Writing — an excerpt from Learning by Heart

Excerpted from Learning by Heart by Roland S. Barth. Copyright © 2001 by John Wiley & Sons. Reprinted with permission of the publisher. All rights reserved.

I have a little sign over my desk that reads, “In order to know what I think I have to write and see what I say.” When one writes, one thinks, one necessarily reflects. Writing can take many forms, such as journal writing, free writing, memo writing.

I remember that as a teacher, then as principal, whenever something especially noteworthy or satisfying or problematic occurred in the classroom or the school—a particularly successful meeting, a remarkable change in a child, a heated letter from a parent, a sudden insight from a teacher—I jotted it down on the back of an envelope or on a napkin and added it to a pile forming in the bottom drawer of my desk. A few years later, I took a year’s leave of absence, looked in my bottom drawer, and found a far different literature than the sedimentary deposits of studies accumulating on top of the desk! I assembled these hundreds of bits and scraps of writing into a book, Run School Run. Without this record of ideas and insights and anecdotes, I would never have been able to create the book. For without these notes there would have been little memory of the rich details of my school experience. Thus, from my momentary reflections in practice, I was later able to reflect more contemplatively on practice.

For most of us, writing comes with great difficulty. Yet part of what it means to be a professional is to learn how to write about practice and to disclose one’s thoughts in writing to others. When we write we become responsible for our words and ultimately we become more thoughtful human beings. Writing (and reading) about practice is closely related to improving practice, for with written words come the innermost secrets of schools and of their schoolmasters.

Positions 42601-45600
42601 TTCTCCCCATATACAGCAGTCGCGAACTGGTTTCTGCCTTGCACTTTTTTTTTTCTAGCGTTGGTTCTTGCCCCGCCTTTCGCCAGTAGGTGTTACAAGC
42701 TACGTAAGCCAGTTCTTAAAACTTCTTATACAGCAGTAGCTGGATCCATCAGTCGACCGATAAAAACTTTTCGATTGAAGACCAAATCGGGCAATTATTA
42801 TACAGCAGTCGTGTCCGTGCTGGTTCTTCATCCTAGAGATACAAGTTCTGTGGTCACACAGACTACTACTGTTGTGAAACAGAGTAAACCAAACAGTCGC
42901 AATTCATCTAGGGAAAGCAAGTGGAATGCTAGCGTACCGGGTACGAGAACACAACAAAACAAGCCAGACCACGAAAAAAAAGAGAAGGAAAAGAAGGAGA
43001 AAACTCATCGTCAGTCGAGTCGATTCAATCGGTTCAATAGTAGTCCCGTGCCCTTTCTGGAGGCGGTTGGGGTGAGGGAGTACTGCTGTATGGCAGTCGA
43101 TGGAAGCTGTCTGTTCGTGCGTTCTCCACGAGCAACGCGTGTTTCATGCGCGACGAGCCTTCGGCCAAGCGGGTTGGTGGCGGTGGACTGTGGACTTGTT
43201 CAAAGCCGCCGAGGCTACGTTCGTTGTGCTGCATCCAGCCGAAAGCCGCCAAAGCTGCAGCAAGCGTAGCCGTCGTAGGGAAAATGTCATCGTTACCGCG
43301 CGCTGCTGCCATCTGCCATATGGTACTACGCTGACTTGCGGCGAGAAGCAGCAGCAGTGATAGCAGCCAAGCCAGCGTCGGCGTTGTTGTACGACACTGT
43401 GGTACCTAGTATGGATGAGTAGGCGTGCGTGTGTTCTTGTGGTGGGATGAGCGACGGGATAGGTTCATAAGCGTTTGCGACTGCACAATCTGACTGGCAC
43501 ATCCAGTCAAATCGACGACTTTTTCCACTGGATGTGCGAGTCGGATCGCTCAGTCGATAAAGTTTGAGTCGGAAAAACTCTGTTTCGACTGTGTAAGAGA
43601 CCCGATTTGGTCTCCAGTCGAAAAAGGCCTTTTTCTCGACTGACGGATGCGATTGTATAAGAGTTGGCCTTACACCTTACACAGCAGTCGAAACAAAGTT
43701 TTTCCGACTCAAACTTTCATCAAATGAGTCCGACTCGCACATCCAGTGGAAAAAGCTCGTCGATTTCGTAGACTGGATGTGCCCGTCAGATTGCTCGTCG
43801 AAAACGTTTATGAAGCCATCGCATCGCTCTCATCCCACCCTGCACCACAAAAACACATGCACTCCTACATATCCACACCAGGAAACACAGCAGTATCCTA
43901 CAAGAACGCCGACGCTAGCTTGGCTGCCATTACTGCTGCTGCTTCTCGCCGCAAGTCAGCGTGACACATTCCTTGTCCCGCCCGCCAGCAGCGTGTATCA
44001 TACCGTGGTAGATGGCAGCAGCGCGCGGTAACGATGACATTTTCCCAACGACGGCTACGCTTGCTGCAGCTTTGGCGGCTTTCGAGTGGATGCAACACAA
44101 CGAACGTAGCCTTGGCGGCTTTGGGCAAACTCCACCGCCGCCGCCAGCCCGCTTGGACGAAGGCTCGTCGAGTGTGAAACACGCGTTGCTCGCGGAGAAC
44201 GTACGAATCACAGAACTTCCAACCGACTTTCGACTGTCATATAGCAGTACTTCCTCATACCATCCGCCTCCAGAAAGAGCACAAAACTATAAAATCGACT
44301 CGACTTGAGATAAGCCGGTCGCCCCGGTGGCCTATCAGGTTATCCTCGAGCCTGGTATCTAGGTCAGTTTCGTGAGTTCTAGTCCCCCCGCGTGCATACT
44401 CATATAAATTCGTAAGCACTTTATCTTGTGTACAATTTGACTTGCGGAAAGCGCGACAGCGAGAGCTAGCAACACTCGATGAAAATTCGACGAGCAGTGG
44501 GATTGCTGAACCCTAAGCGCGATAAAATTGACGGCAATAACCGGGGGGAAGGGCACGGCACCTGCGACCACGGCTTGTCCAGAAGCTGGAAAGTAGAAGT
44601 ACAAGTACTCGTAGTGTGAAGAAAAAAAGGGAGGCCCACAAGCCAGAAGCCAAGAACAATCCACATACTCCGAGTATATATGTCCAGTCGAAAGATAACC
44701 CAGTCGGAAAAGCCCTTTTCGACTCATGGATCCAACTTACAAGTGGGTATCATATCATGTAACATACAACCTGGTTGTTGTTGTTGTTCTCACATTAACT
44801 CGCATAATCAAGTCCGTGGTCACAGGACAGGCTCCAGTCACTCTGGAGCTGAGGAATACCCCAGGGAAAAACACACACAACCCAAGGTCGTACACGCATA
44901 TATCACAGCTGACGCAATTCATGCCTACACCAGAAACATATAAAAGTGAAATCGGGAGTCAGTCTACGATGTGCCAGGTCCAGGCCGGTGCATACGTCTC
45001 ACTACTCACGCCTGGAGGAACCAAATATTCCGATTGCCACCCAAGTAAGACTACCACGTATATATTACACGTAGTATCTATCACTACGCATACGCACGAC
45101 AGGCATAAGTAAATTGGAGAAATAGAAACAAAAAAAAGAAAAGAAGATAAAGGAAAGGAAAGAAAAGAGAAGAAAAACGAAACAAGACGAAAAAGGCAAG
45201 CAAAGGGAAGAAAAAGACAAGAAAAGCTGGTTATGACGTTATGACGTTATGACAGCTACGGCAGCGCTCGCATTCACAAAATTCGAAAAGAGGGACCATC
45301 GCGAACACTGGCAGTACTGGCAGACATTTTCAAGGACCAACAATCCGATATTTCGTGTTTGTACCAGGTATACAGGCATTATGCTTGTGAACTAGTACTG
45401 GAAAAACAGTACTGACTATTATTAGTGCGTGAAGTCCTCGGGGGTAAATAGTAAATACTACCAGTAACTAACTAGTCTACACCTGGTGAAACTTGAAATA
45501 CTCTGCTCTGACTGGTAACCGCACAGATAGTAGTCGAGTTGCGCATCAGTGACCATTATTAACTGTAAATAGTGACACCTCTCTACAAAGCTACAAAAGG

Time, of course, is a huge impediment to writing. No school person I know has any discretionary time for this kind of “add-on.” The complexity of the subject matter is another obstacle. How does one convert into organized, linear prose the massive, simultaneous onslaught of incidents, behaviors, and feelings that bombard educators each day? Yet when we make a bit of time here and there and develop some meaning—making lenses through which to observe and write about our practice, we find ourselves reflecting on practice, clarifying practice, and learning from practice.

Computers and e-mail make it easy to share and distribute our little writings, insights, or problems to others. Several years ago, my friend Phil, then a principal in Illinois, invited me to engage in an unusual pen pal correspondence. He would write to me and share what was on his mind about matters educational. His rules: no attention is to be paid to grammar, usage, or correct punctuation—just content; if you have time or want to respond, do; if you don’t, then that’s fine, too. Phil and I still continue this wonderful form of reflecting together about schools. It demands little and yields a great deal. Often it’s easier and more fun to have a friend rather than yourself as your audience. Fortunately, potential educational pen pals abound.

Writing about our experiences in schools is one way to ensure that we reflect on and learn from experience. By writing about practice, each of us comes to know more about what we do and about what we know. Because the written word has a shelf life that the spoken word does not enjoy, those who write about their lives in schools discover that other members of the school community are highly interested in their ideas. Presenting a “hard copy” of our observations and reflections on the subject of, say, school leadership to the interested, critical, discerning eyes of teachers, parents, administrators, and students-risky, to be sure—ensures an ongoing conversation about school leadership in hallways, parking lots, and faculty and PTA meetings. Writing about the school’s nondiscussables makes it likely they will be discussed and reflected on. The pen still wields power.